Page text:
Special until May 31, 2012: $2,490 exclusive of airfare.
Full price after June 1, 2012: $2,590 exclusive of airfare.
If you are a student, you may be able to get academic credit for the learning journey through your institution. If you commit to inform and inspire your community through talks or events, you may be able to raise part of the money that way – either in sponsorships before or in your lectures later. If food and food systems is part of the big contribution you want to make to the world, perhaps a Kickstarter campaign could raise what you need from your networks. We’ll help you get really creative in offset the cost of this learning journey.
You’ll notice a theme! I’ve turned my attention to local food – eating it, researching it, and writing about it. For me, working on food security, justice, sovereignty, accessibility, sanity, wholesomeness is the richest work I’ve done to date on sustainability. No longer trying to staunch the flow of resources out of the earth and into landfills via consumerism, I’m now working to literally change how we eat so that future generations can eat.
Eating closer to home means more vital local economies, healthier, fresher, more nourishing food and “relational eating” – caring about, investing in and ingesting of the communities we live in. relational eating is an act of belonging, not just eating anywhere food, anytime you want, bought in anonymous outlets that require nothing more from you than money. I’m almost done with the second draft of this book on shifting from being a consumer in the endless food-courts of the world to becoming an eater in a local food system. It’s due in 6 months and I have a shot at delivering a wonderfully human and useful book for eaters everywhere.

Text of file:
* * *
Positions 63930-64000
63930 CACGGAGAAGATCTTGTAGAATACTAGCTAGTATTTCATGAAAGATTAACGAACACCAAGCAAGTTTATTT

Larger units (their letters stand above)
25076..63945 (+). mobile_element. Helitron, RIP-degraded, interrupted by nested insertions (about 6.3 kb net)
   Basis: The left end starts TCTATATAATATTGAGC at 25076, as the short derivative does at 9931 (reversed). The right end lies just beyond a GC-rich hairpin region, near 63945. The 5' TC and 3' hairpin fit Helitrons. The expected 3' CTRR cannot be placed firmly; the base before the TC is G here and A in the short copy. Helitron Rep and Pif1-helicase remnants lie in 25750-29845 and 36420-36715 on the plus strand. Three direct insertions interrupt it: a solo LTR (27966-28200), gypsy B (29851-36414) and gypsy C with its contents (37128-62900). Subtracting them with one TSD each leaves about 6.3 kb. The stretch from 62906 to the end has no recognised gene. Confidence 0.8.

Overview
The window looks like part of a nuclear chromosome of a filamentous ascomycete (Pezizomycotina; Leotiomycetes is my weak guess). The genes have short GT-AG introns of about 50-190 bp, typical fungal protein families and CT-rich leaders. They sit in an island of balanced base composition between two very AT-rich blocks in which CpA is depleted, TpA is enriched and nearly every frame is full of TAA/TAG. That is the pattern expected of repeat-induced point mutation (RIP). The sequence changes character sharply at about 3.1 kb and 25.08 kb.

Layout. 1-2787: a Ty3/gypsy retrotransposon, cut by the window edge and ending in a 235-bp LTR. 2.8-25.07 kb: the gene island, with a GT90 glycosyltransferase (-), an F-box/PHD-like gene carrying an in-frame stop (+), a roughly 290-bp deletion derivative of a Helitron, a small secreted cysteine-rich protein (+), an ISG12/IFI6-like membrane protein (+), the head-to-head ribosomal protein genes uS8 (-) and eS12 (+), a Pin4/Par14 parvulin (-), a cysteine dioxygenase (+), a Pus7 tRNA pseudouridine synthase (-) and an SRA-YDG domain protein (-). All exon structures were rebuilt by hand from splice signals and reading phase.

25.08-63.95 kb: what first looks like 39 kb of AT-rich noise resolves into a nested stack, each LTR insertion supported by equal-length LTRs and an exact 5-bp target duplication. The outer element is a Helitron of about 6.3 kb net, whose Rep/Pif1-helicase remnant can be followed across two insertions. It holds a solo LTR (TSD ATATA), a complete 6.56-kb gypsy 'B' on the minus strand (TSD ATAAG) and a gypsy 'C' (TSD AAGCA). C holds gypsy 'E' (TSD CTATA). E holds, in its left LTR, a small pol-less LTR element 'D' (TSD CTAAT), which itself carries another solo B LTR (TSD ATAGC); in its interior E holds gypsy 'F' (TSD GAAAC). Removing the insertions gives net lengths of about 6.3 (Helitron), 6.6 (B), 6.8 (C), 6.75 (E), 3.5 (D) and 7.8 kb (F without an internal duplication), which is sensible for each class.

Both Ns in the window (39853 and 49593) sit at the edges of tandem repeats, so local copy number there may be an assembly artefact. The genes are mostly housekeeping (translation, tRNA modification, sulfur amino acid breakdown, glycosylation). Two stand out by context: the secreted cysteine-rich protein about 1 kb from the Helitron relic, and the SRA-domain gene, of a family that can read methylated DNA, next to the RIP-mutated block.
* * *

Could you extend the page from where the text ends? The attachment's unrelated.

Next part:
Follow my progress by liking the page on Facebook: http://www.facebook.com/BlessingTheHandsThatFeedUs. I’m posting links daily to the wealth of inspiring and hopeful articles I find as I write.
"Local food?" says Phyllis Wertzl my comic alter, a Jewish mother come to visit her daughter Rachel on Whidbey Island, "In New York all food is local. We go down to the street and it's right there."
If you aren’t on Whidbey you may not care about Comedy Island, my improv and sketch comedy troupe. I simply want you to know that people are laughing their heads off while we knock their socks off – quite a clean up job at the theater every time we perform. It’s feeding my soul and realizing a dream. I always wanted to be Lily Tomlin when I grew up. Throw in Whoopie Goldberg, Ana Devere Smith, Eve Ensler and Elaine May... Perhaps I'll live long enough for that too.
I’m grateful to be alive in these times, with friends and networks like you working along side me to leave this world in better shape than we found it. Boomers are the generation who thought we could stop the bomb, stop overshoot, replace toxics with love. It’s a bigger job than any of us imagined, but we have generations behind us to encourage us and generations ahead of us we can support to keep on with the work. Through studying local food systems – the ones that are growing up in the cracks of the sidewalk, not the industrial strength ones that are crumbling by their own weight - I am gaining hope for the future because I see it growing greener in front of my eyes.
It is a time of choice. In my book I suggest that at very least we each sprout seeds on our kitchen counters. The seed is the future. Seed, soil, sunlight and water = life. Be nourished by watching a small garden in a glass jar – and be nourished by eating them. From there, graduate to container gardens, backyard gardens, community gardens, school gardens, food bank gardens, market gardens... and pretty soon you'll see the world growing. Enjoy this film - and then: